This servant owed the king 10,000 talents—an immense and practically uncollectible amount, likely in the millions of dollars or beyond in today's value—which we might liken to the enormous and unpayable debt that we, as servants before our eternal King, have accrued.

Whenever we sin, even after we are converted, we come under the death penalty until we repent. Upon our repentance, we receive forgiveness through the blood of Jesus Christ, and the death penalty is removed. The atoning blood of Christ is a very precious commodity—capable of paying for all the sins of humanity.

Such forgiveness is the reason we need to find and maintain the proper perspective regarding the enormous price continuously being paid—the colossal debt being forgiven—on our behalf.

Austin Del Castillo
The Prisoner


 

Matthew 18:28-35

Is it not odd that this man could have his fellow servant thrown into prison for a relatively small debt (as little as $20 in today's money)? We should be thankful to live in a more forgiving culture!

Today, however, there is another way that a fellow-servant can be cast into prison regardless of the laws of the culture. We can easily incarcerate someone within the confines of our own hearts and even throw away the key. It is likely that each of us has someone confined within our own heart's prison even today.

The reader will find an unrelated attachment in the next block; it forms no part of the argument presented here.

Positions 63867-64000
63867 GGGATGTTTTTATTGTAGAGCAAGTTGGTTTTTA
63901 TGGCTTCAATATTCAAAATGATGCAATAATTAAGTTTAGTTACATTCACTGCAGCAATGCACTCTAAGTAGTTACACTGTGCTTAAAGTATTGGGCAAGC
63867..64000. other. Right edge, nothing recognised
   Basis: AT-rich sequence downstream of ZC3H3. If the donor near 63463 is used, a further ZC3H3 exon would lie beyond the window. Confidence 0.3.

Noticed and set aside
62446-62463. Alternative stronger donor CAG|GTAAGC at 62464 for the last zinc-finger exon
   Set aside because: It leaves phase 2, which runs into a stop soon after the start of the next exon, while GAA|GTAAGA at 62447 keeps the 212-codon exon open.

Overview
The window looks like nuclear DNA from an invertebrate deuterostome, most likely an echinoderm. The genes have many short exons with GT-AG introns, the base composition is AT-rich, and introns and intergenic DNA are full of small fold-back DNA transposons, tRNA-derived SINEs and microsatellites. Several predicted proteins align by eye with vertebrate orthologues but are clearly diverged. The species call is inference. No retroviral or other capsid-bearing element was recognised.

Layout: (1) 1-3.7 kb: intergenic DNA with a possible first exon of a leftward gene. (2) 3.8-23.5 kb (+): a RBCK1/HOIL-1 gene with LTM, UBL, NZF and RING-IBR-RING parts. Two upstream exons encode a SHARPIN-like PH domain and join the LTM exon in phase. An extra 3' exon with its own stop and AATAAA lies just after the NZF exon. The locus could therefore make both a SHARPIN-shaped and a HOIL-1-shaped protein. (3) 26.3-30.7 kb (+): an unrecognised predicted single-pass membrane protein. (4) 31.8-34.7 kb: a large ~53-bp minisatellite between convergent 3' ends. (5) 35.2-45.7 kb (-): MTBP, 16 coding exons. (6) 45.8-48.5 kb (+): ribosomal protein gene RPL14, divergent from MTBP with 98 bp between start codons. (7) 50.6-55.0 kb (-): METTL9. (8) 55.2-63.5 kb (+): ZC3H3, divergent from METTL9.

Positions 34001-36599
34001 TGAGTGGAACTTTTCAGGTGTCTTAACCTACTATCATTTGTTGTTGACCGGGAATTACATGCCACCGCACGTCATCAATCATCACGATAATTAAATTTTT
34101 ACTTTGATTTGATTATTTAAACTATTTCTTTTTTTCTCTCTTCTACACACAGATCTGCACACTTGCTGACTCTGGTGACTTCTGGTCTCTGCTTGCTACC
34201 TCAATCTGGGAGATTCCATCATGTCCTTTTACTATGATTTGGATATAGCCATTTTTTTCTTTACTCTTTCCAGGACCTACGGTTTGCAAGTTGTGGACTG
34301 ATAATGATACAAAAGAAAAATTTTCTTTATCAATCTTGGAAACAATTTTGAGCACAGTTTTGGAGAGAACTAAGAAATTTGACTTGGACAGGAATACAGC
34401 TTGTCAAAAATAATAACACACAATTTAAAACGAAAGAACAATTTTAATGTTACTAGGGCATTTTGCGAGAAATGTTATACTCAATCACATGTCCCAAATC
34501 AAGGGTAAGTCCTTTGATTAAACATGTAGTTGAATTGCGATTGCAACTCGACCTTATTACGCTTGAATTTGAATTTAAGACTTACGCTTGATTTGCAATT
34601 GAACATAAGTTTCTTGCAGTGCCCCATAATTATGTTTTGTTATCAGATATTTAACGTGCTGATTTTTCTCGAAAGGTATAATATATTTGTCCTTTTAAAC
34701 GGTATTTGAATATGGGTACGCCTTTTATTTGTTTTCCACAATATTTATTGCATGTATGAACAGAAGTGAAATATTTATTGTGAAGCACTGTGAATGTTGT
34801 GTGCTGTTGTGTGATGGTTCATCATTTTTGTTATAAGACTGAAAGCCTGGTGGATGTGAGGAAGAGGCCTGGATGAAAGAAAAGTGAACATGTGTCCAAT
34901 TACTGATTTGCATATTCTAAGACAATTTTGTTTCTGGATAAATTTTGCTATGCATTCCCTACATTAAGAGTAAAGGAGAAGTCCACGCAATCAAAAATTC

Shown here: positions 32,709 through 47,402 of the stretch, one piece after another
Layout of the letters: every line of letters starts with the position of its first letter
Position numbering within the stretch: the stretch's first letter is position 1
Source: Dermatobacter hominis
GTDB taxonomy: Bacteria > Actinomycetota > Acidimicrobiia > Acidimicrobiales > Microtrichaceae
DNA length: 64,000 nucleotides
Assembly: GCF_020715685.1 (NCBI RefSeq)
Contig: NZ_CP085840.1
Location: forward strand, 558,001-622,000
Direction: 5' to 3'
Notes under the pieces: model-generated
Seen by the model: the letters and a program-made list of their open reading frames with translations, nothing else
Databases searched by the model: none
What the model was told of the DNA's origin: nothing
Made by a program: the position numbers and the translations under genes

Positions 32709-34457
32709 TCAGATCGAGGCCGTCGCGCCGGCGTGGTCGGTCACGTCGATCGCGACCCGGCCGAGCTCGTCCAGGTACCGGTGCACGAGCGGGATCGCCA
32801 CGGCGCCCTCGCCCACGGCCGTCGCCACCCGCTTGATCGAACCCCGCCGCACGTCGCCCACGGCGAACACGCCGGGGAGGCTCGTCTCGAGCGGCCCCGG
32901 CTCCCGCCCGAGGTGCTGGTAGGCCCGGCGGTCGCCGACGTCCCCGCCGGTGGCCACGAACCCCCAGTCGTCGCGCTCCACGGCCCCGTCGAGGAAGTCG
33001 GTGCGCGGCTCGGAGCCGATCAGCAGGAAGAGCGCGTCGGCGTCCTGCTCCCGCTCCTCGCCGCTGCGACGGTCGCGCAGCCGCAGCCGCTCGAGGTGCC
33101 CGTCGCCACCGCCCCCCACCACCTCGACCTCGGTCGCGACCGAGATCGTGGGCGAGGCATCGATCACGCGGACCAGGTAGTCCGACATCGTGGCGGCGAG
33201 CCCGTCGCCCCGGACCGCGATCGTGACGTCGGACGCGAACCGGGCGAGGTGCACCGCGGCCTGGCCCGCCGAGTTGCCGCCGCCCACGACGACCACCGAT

The late Lewis B. Smedes, a professor of theology at Fuller Seminary, is credited with saying: “To forgive is to set a prisoner free and discover that the prisoner was you.”

When we imprison someone in this manner, we subject ourselves to the burdensome duty of keeping him there. So instead of one, we now have two prisoners that keep each other imprisoned day in and day out, but only one of them has the key.

We have the offender as well as the offended. Assuming that most people do not purposefully look to offend, particularly within the church, the offender was probably clumsy or foolishly inconsiderate in his approach to the offended. Or perhaps he possesses, or has displayed, a character flaw that the offended feels is completely unacceptable (e.g., a betrayal of some sort).

Or maybe the offender disregarded the direction given in Galatians 6:1: “Brethren, if a man is overtaken in any trespass, you who are spiritual restore such a one in a spirit of gentleness, considering yourself lest you also be tempted” (emphasis ours).

To avoid offense, we must remember our humility and our place whenever we are inclined to point out a fault to a brother or sister. The same advice holds for the giver as well as the receiver of a rebuke. Criticism is always difficult to give without offending or to receive without taking offense. Be always mindful that our Creator received rebuke without retaliating. No one has ever been imprisoned in His heart!

When we do offend a brother, we are tempted to approach him and immediately ask for forgiveness because we dislike being regarded unfavorably. Remember, our godly purpose is to restore the relationship, if possible, because that is what God wants to see. If we pressure our friend into forgiveness, have we accomplished God's will? Consider well the adage: “A man convinced against his will is of the same opinion still.”